Description by Goodreads:
A gripping, heart-wrenching, and wholly remarkable tale of coming-of-age in a South poisoned by virulent prejudice, it views a world of great beauty and savage inequities through the eyes of a young girl, as her father—a crusading local lawyer—risks everything to defend a black man unjustly accused of a terrible crime.
This story is a classic because it continues to resonate with its readers/watchers no matter what decade or century one lives in.
I first read Harper Lee's novel in my ninth grade English class. It had a profound effect upon me. Growing up in Utah where everyone was pretty White I hadn't really thought about racism, I mean, I knew it existed, but I'd never been exposed to it either personally or in literature. So when I read this novel it allowed me to enter that world where it exists (I know it exists everywhere), but where it actually brought me into a world that dealt with it culturally as part of daily life. I remember while reading how appalled I was at the ignorance and hatefulness of these characters. I remember feeling akin to Scout and her brother and friend during their summer excursions and wondering who Boo was. I remember feeling injustice and sorrow and a desire to do my part to make the world better.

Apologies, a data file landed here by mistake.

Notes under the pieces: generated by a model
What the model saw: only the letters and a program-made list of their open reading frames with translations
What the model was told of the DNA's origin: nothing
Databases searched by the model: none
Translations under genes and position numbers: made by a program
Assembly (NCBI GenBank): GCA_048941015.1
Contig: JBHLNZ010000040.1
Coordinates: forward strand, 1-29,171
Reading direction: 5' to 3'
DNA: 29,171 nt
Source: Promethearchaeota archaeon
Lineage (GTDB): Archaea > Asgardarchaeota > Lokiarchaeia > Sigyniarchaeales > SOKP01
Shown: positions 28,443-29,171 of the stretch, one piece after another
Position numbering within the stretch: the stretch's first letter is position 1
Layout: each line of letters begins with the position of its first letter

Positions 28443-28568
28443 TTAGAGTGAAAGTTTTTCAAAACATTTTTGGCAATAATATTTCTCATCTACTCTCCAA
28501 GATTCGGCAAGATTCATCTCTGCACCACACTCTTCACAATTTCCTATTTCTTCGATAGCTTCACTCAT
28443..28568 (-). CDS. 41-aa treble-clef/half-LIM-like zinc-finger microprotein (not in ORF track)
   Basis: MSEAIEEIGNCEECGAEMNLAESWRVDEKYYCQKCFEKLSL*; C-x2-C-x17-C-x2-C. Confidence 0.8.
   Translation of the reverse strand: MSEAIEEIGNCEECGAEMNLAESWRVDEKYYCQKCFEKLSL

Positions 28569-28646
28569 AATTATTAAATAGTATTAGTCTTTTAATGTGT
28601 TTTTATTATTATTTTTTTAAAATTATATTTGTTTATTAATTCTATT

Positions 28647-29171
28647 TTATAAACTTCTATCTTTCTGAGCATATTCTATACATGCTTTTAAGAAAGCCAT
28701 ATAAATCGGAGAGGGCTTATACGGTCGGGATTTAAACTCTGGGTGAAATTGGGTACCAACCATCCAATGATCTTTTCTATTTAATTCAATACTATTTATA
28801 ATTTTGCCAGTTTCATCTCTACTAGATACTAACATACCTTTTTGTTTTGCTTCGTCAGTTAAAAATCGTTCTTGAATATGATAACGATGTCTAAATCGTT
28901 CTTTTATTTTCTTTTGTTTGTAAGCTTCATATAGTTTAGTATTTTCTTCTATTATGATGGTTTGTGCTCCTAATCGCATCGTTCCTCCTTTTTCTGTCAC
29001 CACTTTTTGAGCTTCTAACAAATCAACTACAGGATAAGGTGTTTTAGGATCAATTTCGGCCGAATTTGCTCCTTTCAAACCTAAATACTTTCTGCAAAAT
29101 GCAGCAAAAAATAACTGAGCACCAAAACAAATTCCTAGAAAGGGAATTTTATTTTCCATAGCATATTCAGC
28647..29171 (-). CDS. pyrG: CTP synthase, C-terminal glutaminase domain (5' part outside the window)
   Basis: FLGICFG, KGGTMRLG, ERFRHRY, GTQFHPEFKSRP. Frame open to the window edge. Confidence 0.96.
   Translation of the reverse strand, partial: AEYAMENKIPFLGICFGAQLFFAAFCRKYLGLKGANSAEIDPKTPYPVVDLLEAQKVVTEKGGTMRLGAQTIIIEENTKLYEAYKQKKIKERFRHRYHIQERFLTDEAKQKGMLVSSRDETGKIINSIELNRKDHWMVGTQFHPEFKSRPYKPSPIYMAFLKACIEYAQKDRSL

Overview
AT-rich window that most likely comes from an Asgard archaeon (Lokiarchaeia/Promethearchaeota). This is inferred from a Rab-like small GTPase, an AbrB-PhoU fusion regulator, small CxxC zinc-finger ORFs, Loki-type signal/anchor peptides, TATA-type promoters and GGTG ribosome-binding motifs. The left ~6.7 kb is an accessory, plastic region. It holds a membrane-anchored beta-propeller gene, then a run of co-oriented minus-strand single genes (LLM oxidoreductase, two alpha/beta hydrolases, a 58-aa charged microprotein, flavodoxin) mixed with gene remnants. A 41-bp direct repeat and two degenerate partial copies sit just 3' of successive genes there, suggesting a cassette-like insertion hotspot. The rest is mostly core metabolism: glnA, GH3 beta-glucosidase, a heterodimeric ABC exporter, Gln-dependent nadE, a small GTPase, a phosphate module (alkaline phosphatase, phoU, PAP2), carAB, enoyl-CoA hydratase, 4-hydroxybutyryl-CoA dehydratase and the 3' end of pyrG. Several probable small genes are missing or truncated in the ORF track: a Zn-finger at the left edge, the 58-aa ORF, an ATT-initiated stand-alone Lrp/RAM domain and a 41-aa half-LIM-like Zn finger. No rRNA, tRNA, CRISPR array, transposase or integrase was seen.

So once again I feel a classic is a story that gets me thinking about the world, my own prejudices and how I am pulled out of my comfort zone. To Kill a Mockingbird is just such a story. It is beautifully told through the eyes of a small girl and allowed me to see the events in a different view.
I was very surprised that this movie came out in 1962 since the Civil Rights Movement was still in its infancy. All of the actors did a superb job, especially Gregory Peck as Atticus and Robert Duvall as Boo Radley. The book is usually better, but I still felt the impact of the story in movie form. Thus, both have impacted me and continue to do so each and every time I read/watch this beautiful and poignant story.